Durable T-cellular and humoral responses in SARS-CoV-2 hospitalized and community patients
Journal article, Peer reviewed
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Original versionPLOS ONE. 2022, 17 (2), e0261979. 10.1371/journal.pone.0261979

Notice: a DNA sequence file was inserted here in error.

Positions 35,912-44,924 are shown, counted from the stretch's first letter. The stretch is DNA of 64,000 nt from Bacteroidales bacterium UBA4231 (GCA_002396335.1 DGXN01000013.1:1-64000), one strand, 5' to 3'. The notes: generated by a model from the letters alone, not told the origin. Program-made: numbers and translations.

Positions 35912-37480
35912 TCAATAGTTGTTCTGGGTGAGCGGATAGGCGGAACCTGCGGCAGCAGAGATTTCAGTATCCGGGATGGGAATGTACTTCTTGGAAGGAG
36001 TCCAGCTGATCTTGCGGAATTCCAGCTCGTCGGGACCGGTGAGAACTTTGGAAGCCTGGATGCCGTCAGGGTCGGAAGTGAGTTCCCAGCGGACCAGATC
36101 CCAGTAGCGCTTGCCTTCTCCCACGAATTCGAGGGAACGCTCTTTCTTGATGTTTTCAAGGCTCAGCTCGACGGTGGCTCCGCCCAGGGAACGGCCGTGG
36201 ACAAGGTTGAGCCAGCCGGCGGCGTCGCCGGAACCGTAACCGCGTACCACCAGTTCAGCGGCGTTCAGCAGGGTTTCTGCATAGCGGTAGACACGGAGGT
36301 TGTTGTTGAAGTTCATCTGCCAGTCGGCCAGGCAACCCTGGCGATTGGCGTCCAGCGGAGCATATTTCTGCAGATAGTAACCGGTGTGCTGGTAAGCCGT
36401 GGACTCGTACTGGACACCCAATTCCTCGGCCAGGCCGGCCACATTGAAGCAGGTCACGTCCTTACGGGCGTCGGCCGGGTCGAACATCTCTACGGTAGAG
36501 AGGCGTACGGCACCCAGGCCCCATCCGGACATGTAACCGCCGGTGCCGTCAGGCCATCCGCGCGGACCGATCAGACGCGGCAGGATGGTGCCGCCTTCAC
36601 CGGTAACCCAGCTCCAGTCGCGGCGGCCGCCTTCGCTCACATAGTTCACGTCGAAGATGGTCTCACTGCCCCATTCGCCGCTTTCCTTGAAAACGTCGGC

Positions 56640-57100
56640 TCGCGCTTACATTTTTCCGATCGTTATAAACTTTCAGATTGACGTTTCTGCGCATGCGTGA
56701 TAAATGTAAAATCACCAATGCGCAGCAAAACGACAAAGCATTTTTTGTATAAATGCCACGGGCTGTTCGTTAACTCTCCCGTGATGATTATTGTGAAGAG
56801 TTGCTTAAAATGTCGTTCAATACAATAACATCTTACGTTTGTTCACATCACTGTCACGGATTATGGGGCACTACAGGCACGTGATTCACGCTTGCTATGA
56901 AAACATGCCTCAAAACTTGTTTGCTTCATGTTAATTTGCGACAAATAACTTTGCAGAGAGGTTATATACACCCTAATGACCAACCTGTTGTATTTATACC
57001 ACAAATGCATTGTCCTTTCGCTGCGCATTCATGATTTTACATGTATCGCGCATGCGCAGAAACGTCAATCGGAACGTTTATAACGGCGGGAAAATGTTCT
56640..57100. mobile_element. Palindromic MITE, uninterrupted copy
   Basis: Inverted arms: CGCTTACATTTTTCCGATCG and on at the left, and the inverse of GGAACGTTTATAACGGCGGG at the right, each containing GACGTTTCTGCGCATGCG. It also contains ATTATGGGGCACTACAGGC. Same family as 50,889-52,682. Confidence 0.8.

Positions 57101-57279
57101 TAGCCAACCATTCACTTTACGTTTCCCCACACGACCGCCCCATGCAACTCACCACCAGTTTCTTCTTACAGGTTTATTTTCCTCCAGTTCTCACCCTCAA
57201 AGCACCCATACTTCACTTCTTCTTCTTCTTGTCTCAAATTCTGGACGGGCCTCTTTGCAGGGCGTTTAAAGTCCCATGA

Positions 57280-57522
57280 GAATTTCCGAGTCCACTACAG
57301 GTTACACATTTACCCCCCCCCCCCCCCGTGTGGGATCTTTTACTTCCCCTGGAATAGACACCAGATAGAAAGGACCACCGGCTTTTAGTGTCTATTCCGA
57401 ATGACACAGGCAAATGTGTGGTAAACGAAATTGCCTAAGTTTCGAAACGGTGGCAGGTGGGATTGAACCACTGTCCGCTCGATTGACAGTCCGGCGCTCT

Background Neutralizing antibodies are important for protection against the pandemic SARS-CoV-2 virus, and long-term memory responses determine the risk of re-infection or boosting after vaccination. T-cellular responses are considered important for partial protection against novel variants of concern. Methods A prospective cohort of hospitalized (n = 14) and community (n = 38) patients with rt-PCR confirmed SARS-CoV-2 infection were recruited. Blood samples and clinical data were collected when diagnosed and at 6 months. Serum samples were analyzed for SARS-CoV-2-spike specific antibodies using ELISA (IgG, IgA, IgM), pseudotype neutralization and microneutralization assays. Peripheral blood mononuclear cells were investigated for virus-specific T-cell responses in the interferon-γ and interleukin-2 fluorescent-linked immunosorbent spot (FluroSpot) assay. Results We found durable SARS-CoV-2 spike- and internal protein specific T-cellular responses in patients with persistent antibodies at 6 months. Significantly higher IL-2 and IFN-γ secreting T-cell responses as well as SARS-CoV-2 specific IgG and neutralizing antibodies were detected in hospitalized compared to community patients. The immune response was impacted by age, gender, comorbidity and severity of illness, reflecting clinical observations. Conclusions SARS-CoV-2 specific T-cellular and antibody responses persisted for 6 months post confirmed infection. In previously infected patients, re-exposure or vaccination will boost long-term immunity, possibly providing protection against re-infection with variant viruses.